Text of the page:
We scholars (or in my case, "scholar" in skeptic quotes) of American politics miss out on a key rite de passage in graduate studies in the social sciences: doing fieldwork. We don't spend a year or two of our lives in places no sane person accustomed to the pampered American lifestyle would go. We do not interview Uzbek peasants in unelectrified villages in the Pamir Mountains. We do not live among the undiscovered tribes of Borneo. We do not subject ourselves to thrice-daily malaria prophylaxis or vaccinations for diseases eradicated in the West during the presidency of Grover Cleveland. Our data are readily accessible or, if not, can be collected in the comfort of various Capitals.
On the one hand, this is great. We finish grad school a little faster than our foreign-oriented colleagues and we don't have any hardships along the way. But on the other, we don't have bitchin' fieldwork stories like, "I lost a toe in Siberia to collect my data" or "Yeah, my hut was only accessible by burro." Granted, not everyone who does overseas fieldwork ends up roughing it to that extent, but you get the idea. It is worth many Experience Points and if it doesn't build character it will at the very least provide some colorful stories.
The most consistently amusing of the Field Work Tales, in my opinion, is the Third World Airline tale. I mean, we Westerners think our airlines are bad, and they are. They lose luggage, they are always late, and their staff range from indifferent to openly hostile. That said, our airlines are not bad like most of the world's airlines are bad. As much as Delta sucks, it's not Air Angola or Garuda Indonesia. It never ceases to amaze me that people actually get on domestic flights in undeveloped countries. They are almost entirely unregulated and they fly planes that have been used up and discarded onto the scrap heap by the major airlines.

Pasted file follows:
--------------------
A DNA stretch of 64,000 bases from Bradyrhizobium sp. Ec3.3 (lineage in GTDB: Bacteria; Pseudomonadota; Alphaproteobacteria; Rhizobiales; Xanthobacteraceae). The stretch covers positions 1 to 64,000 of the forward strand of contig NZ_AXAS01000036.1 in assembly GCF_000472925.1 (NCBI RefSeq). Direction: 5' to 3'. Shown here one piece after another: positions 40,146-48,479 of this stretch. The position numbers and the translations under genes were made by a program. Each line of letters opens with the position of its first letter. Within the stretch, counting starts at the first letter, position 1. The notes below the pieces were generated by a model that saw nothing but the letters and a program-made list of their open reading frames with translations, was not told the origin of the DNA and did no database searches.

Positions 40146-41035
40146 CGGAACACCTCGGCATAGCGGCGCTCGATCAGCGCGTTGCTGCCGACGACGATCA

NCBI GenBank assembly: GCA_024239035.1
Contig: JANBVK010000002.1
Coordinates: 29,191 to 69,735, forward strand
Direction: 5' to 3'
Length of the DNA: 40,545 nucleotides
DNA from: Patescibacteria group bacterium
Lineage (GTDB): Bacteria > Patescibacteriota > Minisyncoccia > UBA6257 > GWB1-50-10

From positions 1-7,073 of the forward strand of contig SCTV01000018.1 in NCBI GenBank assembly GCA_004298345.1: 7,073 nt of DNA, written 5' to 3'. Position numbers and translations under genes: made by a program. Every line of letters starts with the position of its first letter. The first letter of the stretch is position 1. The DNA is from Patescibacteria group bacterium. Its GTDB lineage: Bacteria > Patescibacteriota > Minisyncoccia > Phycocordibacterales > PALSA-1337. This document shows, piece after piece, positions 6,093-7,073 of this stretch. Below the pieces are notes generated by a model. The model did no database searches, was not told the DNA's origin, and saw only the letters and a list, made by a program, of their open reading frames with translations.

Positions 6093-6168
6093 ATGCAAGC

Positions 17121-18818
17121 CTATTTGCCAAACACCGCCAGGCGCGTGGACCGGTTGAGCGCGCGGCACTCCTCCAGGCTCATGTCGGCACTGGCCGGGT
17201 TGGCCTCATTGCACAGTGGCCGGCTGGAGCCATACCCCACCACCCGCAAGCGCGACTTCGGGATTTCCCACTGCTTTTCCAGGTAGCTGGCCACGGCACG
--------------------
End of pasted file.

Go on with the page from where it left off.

The travel writer Robert Young Pelton offers some sage advice about flying in underdeveloped places: "Never board a plane if its logo has a goat in it." This strikes me as excellent advice, but we know that being picky is not always possible. In places with no road networks, you take the Flying Yak Airways flight to Point B if that's where you need to go.
I never tire of horror stories of the in-flight variety, largely for three reasons. I have led a soft life, the airline industry is very interesting to me because it represents so much of what is wrong with our economy and society, and I am a 9 year-old who thinks airplanes are Neat. So go ahead and regale me with your airborne adventure tales. What was your worst flying experience? Scariest? Funniest? Sure, I'll take the "Delta lost my suitcase" variety, but I'm hoping that a few of you globetrotters or old-timers will have a good story or two of the Holy Shit variety.
Don't let me down.